Zhang Heng and Holmes entered the living hall, and 221 Baker Street was as Mrs. Hudson had described-unusually crowded.

Apart from the familiar faces of Gregson and Lestrade, even the deputy chief of police was there, and it was plainly written on his face that he was in a rotten mood. Seeing their chief pace back and forth by the window, none of the officers dared ensconce themselves on the settee either.

So, the whole group of men stood around the drawing-room. Though plenty of seating was available, no one dared to rest their bums. It was quite a funny sight, except that no one was laughing-every face in the room displayed an expression of grim and solemnness.

Only when Holmes walked in did the group unanimously let out an audible sigh of relief.

“It looks like none of you have been sleeping well these days,” said Holmes. “Lestrade, did you have oatmeal and omelet for breakfast?”

“It’s not the time for jokes!” the small, wiry inspector smiled bitterly.

The deputy chief looked up at Holmes like a drowning man clutching at a straw. He marched toward the private detective, offered a hand, and chriped cordially, “I’ve heard a lot about you! Lestrade, Hopkins, and the others often mentioned you, telling me that you’re the best detective London has ever seen, possibly even Europe! Also, we haven’t had the time to thank you properly for your assistance in the Thames case.”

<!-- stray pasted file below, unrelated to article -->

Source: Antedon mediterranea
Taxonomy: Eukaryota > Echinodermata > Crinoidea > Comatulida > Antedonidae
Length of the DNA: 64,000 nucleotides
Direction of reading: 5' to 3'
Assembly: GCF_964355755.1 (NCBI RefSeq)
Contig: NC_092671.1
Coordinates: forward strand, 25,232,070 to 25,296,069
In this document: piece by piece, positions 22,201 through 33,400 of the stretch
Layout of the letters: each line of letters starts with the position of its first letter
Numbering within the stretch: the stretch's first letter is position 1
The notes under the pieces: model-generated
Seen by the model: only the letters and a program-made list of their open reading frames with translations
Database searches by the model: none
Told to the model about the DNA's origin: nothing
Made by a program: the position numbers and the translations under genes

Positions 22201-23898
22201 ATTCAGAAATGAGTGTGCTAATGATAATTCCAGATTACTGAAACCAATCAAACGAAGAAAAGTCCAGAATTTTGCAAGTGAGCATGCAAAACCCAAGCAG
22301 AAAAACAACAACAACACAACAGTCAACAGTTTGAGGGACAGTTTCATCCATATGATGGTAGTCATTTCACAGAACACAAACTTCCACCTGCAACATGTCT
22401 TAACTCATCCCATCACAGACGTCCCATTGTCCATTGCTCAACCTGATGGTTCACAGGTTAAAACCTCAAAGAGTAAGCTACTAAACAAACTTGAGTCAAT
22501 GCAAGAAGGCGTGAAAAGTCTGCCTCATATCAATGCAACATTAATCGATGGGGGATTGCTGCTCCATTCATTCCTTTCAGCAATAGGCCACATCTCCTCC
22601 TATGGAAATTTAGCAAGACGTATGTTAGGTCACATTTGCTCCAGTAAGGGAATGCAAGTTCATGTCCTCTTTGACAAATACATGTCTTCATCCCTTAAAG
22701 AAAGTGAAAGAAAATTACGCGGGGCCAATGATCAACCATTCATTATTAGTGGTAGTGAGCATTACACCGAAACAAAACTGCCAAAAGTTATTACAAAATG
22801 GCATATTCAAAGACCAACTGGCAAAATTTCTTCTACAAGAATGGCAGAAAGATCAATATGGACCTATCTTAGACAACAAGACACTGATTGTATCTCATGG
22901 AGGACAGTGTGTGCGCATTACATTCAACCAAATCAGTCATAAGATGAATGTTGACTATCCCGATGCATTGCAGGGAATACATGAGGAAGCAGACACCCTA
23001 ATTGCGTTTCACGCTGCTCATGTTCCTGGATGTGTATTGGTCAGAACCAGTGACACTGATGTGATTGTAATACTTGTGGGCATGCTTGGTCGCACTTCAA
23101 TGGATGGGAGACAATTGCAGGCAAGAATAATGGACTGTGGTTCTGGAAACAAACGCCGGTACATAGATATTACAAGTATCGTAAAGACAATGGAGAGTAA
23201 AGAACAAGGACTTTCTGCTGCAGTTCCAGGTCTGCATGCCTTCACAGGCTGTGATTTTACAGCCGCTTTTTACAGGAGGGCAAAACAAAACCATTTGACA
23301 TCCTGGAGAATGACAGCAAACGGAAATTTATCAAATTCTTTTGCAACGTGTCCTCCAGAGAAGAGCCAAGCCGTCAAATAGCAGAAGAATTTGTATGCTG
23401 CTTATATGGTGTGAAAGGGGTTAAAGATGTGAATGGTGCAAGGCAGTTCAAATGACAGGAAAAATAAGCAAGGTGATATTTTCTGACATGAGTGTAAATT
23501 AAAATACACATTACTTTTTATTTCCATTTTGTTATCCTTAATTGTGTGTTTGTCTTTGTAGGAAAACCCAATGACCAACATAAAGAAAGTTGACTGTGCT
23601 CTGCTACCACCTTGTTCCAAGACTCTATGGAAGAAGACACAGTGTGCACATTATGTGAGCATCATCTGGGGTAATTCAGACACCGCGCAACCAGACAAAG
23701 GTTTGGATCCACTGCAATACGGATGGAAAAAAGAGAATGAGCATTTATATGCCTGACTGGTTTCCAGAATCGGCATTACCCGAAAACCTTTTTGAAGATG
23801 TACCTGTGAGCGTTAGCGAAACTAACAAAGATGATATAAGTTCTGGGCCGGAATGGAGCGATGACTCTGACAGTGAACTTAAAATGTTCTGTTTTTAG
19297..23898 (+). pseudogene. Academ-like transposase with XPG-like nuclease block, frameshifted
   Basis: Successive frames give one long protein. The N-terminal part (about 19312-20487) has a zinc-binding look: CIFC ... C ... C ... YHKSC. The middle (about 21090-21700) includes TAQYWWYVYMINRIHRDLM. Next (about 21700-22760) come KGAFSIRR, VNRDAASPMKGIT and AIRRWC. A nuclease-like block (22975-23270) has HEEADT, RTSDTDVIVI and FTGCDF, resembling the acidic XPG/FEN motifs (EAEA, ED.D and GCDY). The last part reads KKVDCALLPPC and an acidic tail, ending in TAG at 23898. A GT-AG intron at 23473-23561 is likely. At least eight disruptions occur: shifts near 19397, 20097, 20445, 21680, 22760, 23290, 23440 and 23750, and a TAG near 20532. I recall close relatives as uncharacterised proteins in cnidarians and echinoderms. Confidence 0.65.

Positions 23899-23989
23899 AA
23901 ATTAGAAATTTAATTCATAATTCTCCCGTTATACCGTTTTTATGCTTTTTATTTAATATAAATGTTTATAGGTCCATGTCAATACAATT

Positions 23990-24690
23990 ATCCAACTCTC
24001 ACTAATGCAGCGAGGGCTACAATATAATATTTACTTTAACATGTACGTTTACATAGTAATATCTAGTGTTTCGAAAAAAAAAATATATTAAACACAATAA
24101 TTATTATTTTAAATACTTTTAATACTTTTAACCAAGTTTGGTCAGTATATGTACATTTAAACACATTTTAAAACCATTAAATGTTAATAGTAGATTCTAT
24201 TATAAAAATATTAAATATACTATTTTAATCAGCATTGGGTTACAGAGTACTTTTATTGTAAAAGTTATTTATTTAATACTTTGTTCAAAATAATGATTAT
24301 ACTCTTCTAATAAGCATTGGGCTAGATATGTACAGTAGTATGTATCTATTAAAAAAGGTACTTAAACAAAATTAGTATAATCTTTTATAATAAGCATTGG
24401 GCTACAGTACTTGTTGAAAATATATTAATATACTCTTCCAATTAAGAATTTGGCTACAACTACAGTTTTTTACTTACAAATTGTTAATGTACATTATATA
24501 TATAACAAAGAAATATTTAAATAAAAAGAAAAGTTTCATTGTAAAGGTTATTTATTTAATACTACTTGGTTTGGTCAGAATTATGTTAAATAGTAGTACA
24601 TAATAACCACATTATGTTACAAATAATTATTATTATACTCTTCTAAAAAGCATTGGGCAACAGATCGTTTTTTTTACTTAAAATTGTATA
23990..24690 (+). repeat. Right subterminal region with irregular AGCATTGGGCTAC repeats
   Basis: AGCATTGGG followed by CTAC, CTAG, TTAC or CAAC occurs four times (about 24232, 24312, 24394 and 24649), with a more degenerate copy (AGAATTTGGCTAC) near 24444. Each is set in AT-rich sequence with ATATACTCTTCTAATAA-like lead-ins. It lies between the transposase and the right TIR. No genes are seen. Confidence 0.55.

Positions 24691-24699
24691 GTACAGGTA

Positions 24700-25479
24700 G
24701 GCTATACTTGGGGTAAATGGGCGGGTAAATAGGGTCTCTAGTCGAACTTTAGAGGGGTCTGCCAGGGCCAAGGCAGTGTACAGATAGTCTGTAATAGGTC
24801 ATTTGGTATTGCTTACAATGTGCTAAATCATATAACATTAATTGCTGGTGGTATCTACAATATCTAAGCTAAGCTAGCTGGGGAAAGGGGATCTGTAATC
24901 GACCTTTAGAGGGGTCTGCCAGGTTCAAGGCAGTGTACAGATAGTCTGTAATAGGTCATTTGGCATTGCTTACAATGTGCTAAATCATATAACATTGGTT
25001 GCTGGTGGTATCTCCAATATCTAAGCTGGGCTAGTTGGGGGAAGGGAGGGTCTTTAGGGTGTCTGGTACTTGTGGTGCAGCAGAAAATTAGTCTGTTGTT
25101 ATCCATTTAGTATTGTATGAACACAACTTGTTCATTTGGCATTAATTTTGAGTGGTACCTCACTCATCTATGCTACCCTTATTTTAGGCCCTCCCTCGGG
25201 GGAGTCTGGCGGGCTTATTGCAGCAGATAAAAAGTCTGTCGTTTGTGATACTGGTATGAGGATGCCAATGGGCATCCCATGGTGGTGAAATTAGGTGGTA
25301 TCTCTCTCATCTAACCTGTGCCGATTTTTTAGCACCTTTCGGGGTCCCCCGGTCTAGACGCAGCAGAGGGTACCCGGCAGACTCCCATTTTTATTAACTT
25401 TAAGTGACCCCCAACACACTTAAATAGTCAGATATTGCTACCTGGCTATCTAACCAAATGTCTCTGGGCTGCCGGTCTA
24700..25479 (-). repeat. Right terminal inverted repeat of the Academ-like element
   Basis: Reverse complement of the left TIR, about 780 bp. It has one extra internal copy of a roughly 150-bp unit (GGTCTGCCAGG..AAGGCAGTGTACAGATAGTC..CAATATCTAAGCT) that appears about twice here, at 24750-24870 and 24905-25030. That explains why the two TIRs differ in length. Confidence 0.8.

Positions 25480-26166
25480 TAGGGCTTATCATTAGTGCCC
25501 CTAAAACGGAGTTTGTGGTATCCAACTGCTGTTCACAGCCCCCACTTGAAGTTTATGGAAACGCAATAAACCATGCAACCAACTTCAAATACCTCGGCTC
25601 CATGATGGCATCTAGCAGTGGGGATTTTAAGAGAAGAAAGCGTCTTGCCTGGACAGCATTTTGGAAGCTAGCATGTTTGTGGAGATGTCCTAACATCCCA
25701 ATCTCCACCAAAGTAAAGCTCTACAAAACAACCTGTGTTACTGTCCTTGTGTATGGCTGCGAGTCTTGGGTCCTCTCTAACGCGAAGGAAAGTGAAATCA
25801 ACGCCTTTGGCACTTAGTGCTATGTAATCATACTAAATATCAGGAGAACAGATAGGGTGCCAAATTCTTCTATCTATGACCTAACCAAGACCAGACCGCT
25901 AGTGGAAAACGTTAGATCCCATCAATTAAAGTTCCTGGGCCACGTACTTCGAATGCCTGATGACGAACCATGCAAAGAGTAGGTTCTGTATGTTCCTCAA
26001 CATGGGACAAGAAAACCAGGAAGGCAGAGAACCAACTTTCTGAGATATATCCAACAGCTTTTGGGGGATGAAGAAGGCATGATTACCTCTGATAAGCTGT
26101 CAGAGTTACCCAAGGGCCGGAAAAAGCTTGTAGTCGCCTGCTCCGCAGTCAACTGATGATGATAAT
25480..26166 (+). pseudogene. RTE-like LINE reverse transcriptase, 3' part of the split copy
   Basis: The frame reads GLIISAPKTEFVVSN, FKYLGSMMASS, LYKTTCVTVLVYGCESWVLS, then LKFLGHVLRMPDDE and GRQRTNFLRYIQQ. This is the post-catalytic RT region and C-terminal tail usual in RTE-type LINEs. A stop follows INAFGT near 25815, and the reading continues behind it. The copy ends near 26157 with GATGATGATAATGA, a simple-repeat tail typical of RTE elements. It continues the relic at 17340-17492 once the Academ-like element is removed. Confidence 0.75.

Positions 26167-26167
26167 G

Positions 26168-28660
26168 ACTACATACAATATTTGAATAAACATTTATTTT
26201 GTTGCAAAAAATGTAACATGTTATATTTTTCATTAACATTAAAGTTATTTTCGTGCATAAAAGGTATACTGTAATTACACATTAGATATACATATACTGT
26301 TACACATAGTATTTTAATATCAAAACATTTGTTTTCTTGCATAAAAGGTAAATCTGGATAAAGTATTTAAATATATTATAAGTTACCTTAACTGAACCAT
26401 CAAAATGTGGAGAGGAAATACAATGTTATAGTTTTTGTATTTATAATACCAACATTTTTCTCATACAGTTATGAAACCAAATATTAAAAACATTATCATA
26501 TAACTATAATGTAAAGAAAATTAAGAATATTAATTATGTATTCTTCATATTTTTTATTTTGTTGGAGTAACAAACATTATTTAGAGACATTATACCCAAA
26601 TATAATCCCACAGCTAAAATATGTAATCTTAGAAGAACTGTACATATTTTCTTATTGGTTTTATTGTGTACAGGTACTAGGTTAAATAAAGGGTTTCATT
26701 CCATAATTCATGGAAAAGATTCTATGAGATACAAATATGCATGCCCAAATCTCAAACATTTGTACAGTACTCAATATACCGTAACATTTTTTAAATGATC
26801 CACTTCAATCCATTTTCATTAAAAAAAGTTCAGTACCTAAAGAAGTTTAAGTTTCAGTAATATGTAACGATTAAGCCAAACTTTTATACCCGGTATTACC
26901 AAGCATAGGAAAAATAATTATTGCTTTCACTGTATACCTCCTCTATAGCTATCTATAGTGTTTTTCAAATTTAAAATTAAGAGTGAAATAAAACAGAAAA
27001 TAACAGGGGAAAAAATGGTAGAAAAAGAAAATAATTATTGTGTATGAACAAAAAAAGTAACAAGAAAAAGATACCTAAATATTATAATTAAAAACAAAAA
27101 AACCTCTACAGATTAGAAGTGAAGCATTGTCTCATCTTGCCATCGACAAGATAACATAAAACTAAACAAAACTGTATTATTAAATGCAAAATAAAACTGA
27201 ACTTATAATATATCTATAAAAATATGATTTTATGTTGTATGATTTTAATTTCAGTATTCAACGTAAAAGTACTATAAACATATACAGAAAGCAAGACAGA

“Oh, it is all but a minor matter.” Holmes returned the chief’s handshake before motioning his guest to take a seat.

Only when their deputy sat down did the rest of the Scotland Yarders finally rest their feet.

The deputy chief had apparently done his homework before coming to Baker Street. It was already informed of the Eastern detective who worked alongside Holmes—the reason why he made no comment on the matter and dove straight into the issue at hand. He looked at Holmes with eyes filled with anticipation.

“I believe you are aware of the reason for our visit.”

“The Whitechapel homicide,” Holmes smiled, reaching for his pipe. “I saw it in the newspapers.” He paused for a minute, then continued, “Left-handed, male, between the ages 30 and 40, not the most steadfast of characters, unstable, is traditional and conservative.”

“How could you tell?” The deputy chief shook his head, looking stumped but impressed. “We haven’t even presented the case to you. Or, could you have covertly been to the scene? In fact, information published on the papers has been somewhat tweaked, not to conceal the truth, but to curb unnecessary unrest from brewing among the public.”

Holmes pointed at a picture of the article with his pipe. “This might have been edited, but the picture is real. All my inferences are based not on the article’s description but rather on the handwriting on the letter sent to the publisher.”

“Oh?!” The deputy chief exclaimed, bemused. “You could tell all from the handwriting alone?”

“Of course. Just like art, a good graphologist can see beyond the literal word.”

The deputy chief looked skeptical, so Holmes took the initiative to explain his deduction. “I won’t talk about age—it’s going to be rather troublesome. If you’re really interested to know, look it up in the paper I published two years ago. There is an obvious disparity between the handwriting of the old and the young. Theoretically, the age of an author could be told from their handwriting. Of course, learning all these takes a lot of practice. Telling apart the handwriting of a male and female is elementary since each gender has thier own aesthetic deviations. A lefty is easy to tell as well. Notice those ink stains on the letter? When you write with your left hand, the side of palm tends to rub against the paper, which is why there are smeared blotches all over the letter.”